As we reached the outskirts of Falkirk we lost our way for a short while, simply by following the towpath of the Union Canal. However this proved to be a real treat, and it took us into a 1574ft (480m) long canal tunnel (visible on the OS map) used by cyclists and walkers. The walls of the tunnel were covered in minerals and stalactites. A detour which was well worth walking and we decided to just continue and rejoin the John Muir Way.

The Falkirk Wheel was for me, one of the best surprises on the entire Northern Trek. I knew little about it, until a few weeks before we arrived. A stunning piece of engineering - we called it ‘a mechanical wonder of the world’. Completed in 2002 at a cost of £100 million, it replaced 11 individual locks with one gigantic piece of steel engineering. Boats and barges can be lifted mechanically from the Union Canal to The Forth and Clyde canal - a distance of 79ft, in just four minutes. It makes occasional eerie creaks and groans like something from another world. We actually parked at the Falkirk Wheel on four occasions. Each time the weather and conditions were totally different which added to its aura.

The route continues along the Forth and Clyde canal and heads West. A  green and tranquil corridor with occasional short climbs to walk on the Antonine Wall - a turf fortification from the Roman Empire which was at one time, the most northerly home of the Romans (this is the fourth UNESCO World Heritage site on The Northern Trek).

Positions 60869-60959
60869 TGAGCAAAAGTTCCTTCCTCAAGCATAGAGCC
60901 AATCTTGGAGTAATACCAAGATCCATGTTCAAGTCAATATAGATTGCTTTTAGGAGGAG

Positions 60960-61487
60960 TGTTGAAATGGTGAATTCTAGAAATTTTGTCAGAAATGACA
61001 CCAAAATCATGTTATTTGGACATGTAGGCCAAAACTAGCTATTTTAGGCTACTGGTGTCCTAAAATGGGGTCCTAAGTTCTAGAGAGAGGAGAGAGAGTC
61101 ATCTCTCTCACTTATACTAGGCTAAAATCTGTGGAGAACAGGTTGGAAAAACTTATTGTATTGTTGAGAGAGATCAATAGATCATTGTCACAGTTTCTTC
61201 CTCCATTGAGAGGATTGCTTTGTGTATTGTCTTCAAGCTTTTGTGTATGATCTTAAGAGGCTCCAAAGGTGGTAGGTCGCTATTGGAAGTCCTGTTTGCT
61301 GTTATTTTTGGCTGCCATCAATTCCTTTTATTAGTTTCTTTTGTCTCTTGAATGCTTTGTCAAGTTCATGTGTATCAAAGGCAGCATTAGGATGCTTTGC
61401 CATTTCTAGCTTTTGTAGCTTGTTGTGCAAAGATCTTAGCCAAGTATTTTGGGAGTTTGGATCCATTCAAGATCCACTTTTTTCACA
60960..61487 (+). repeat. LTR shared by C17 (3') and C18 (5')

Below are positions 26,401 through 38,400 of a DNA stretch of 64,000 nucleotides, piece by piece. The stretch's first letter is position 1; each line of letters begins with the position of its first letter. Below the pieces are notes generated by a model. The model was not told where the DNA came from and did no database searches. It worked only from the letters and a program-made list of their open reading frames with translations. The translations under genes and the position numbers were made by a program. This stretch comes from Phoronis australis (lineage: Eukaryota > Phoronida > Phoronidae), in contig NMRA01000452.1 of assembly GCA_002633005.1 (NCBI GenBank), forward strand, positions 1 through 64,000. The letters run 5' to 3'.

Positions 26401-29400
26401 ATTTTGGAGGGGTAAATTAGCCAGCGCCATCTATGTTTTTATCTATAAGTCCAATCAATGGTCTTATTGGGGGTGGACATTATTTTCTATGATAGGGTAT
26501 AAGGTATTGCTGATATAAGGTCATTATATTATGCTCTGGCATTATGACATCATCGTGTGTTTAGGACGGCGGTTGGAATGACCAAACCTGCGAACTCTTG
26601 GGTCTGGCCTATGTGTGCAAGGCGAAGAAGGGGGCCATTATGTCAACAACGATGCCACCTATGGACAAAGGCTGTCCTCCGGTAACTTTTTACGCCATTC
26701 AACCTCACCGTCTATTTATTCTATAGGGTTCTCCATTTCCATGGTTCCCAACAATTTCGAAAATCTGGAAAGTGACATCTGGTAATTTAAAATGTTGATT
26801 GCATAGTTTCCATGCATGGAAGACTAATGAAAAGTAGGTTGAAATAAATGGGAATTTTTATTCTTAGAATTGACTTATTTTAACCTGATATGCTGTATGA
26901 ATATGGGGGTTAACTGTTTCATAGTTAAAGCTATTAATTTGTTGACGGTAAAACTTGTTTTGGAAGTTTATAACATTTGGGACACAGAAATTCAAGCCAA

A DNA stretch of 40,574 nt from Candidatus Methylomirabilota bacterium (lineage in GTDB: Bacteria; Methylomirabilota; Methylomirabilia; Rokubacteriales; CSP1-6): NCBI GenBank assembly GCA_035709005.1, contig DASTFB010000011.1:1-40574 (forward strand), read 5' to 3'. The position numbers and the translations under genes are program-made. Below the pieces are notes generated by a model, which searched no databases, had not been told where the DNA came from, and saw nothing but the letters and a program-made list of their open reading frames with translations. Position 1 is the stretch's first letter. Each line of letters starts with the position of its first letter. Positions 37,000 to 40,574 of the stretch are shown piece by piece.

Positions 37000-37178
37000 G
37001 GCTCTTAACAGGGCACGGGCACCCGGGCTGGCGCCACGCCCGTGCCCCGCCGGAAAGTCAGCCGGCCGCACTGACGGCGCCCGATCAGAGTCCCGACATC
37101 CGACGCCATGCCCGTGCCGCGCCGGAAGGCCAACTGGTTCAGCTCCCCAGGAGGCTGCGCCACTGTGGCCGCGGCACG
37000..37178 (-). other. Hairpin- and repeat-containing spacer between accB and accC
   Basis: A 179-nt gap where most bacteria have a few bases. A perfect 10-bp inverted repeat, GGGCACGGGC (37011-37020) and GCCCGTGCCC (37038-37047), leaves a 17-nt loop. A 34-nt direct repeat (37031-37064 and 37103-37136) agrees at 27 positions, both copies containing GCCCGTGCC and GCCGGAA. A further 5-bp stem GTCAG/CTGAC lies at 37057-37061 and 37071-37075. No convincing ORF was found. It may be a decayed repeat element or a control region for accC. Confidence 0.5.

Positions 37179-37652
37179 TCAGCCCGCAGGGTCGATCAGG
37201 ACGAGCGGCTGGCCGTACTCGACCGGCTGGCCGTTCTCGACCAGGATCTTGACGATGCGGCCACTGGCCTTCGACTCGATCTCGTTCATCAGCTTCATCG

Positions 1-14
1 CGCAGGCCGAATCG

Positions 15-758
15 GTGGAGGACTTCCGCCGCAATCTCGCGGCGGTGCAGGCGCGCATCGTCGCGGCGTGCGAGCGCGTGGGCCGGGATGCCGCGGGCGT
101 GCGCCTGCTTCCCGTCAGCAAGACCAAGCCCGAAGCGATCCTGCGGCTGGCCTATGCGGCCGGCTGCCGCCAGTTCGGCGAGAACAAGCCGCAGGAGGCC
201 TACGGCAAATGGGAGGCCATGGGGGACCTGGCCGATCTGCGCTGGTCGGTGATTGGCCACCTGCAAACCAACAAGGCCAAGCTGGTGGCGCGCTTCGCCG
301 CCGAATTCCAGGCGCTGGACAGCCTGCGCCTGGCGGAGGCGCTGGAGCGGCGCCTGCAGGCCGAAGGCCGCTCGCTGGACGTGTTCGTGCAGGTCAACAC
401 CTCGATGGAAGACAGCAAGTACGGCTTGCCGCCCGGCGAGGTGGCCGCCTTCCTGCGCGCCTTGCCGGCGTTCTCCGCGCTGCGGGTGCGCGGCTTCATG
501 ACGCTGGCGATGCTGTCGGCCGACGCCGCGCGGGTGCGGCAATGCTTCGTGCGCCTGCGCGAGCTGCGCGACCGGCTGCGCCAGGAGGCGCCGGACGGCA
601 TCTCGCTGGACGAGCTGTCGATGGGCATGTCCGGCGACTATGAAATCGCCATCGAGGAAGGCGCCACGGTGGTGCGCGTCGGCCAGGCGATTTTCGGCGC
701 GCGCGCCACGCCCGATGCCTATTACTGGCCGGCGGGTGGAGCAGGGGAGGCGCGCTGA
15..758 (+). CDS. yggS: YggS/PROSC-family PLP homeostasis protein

The towns of Falkirk, Cumbernauld and Kirklintilloch are nearby, but these conurbations are barely noticed as the walk is through quiet woodland along the towpath and across the Central Belt. It's hard to imagine that these canals were once very busy with barges carrying coal and sand to and from Glasgow. The final section of ‘The Head’ is easy to follow.  

There is a lovely ‘pit stop’ at The Boat House at Auchinstarry Marina. A well earned lunch was much appreciated during our  long day's walk. Looking across the road we saw climbers on The Whin Sill, a vertical wedge of hard dark rock.

On the final section to Milngavie it's worth taking the footpath through the golf course at Cadder and walking through to Balmore. It will only make sense on ‘the ground,’ as there will appear to be quicker routes. A local walker advised us very well indeed. He said the fields that we had originally planned to walk through ‘were permanently under water.’

As we approached Milngavie we felt that Section 5 was just about complete. So at last, I decide to play the song which has been my anthem for the Northern Trek -  "I would walk five hundred miles" written and sung by the Scottish band, The Proclaimers. Perfect. Upbeat and confident in its rhythm. I start singing and dancing with my friend Martin on the towpath. But the sound on my mobile has been left on at full blast! It disturbs over 2000 migrating pink footed geese, which take off and whirl around us for several minutes whilst we laugh and continue to dance. Then we notice 82 whooper swans from Iceland on their annual migration south. A memorable moment just before we reach Milngavie, our ‘watering hole’ for the night.

We are just in time, as storm Babet comes sweeping in with its top wind speed recorded at 115 mph (185km/h).

68 miles
4,592 feet of ascent

Section Videos

68 mile 'fly through' Section 5. From Edinburgh, to The Forth Bridge, along the John Muir Way and North to Milngavie

Edinburgh from the Castle - The Pentland Hills are on the skyline

The Northern Trek reaches the shores of The Firth of Forth

Deer in the grounds of Hopetoun House

The Falkirk Wheel in action - 'sound' on for the wonderful noise made by this giant piece of engineering

The wonderful tunnel on the Union Canal - on the outskirts of Falkirk

Map ref

OS Explorer: 350, 349, 342

time to complete

4-5 Day

Route Downloads

Downloadable route files in .gpx format for use on your GPS device or to use in your digital mapping software

Elevation profile: Edinburgh to Milngavie